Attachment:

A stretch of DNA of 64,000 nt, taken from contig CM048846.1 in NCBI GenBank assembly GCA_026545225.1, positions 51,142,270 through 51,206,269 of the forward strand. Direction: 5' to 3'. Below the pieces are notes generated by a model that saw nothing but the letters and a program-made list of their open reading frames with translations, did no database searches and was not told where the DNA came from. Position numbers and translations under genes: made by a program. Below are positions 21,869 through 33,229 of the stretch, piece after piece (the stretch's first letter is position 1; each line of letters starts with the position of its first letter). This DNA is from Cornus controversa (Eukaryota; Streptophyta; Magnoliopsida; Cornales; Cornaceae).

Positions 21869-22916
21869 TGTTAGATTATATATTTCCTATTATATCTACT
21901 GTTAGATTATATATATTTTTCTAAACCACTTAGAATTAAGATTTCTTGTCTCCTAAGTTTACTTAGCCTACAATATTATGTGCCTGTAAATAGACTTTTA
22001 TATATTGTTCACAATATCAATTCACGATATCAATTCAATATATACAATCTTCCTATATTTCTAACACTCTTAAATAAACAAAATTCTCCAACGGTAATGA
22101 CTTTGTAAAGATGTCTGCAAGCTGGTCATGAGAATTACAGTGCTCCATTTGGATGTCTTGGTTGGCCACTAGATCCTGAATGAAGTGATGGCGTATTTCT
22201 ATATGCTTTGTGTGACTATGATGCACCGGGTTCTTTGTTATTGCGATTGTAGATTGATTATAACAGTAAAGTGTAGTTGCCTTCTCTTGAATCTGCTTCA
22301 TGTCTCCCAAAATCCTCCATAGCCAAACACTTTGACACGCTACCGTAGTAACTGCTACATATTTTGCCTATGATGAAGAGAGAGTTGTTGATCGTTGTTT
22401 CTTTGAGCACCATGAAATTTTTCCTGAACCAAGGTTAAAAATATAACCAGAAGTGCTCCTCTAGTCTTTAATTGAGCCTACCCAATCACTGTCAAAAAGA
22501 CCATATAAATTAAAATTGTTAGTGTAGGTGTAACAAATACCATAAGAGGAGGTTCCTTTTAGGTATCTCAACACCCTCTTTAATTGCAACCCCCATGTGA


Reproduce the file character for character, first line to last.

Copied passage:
A stretch of DNA of 64,000 nt, taken from contig CM048846.1 in NCBI GenBank assembly GCA_026545225.1, positions 51,142,270 through 51,206,269 of the forward strand. Direction: 5' to 3'. Below the pieces are notes generated by a model that saw nothing but the letters and a program-made list of their open reading frames with translations, did no database searches and was not told where the DNA came from. Position numbers and translations under genes: made by a program. Below are positions 21,869 through 33,229 of the stretch, piece after piece (the stretch's first letter is position 1; each line of letters starts with the position of its first letter). This DNA is from Cornus controversa (Eukaryota; Streptophyta; Magnoliopsida; Cornales; Cornaceae).

Positions 21869-22916
21869 TGTTAGATTATATATTTCCTATTATATCTACT
21901 GTTAGATTATATATATTTTTCTAAACCACTTAGAATTAAGATTTCTTGTCTCCTAAGTTTACTTAGCCTACAATATTATGTGCCTGTAAATAGACTTTTA
22001 TATATTGTTCACAATATCAATTCACGATATCAATTCAATATATACAATCTTCCTATATTTCTAACACTCTTAAATAAACAAAATTCTCCAACGGTAATGA
22101 CTTTGTAAAGATGTCTGCAAGCTGGTCATGAGAATTACAGTGCTCCATTTGGATGTCTTGGTTGGCCACTAGATCCTGAATGAAGTGATGGCGTATTTCT
22201 ATATGCTTTGTGTGACTATGATGCACCGGGTTCTTTGTTATTGCGATTGTAGATTGATTATAACAGTAAAGTGTAGTTGCCTTCTCTTGAATCTGCTTCA
22301 TGTCTCCCAAAATCCTCCATAGCCAAACACTTTGACACGCTACCGTAGTAACTGCTACATATTTTGCCTATGATGAAGAGAGAGTTGTTGATCGTTGTTT
22401 CTTTGAGCACCATGAAATTTTTCCTGAACCAAGGTTAAAAATATAACCAGAAGTGCTCCTCTAGTCTTTAATTGAGCCTACCCAATCACTGTCAAAAAGA
22501 CCATATAAATTAAAATTGTTAGTGTAGGTGTAACAAATACCATAAGAGGAGGTTCCTTTTAGGTATCTCAACACCCTCTTTAATTGCAACCCCCATGTGA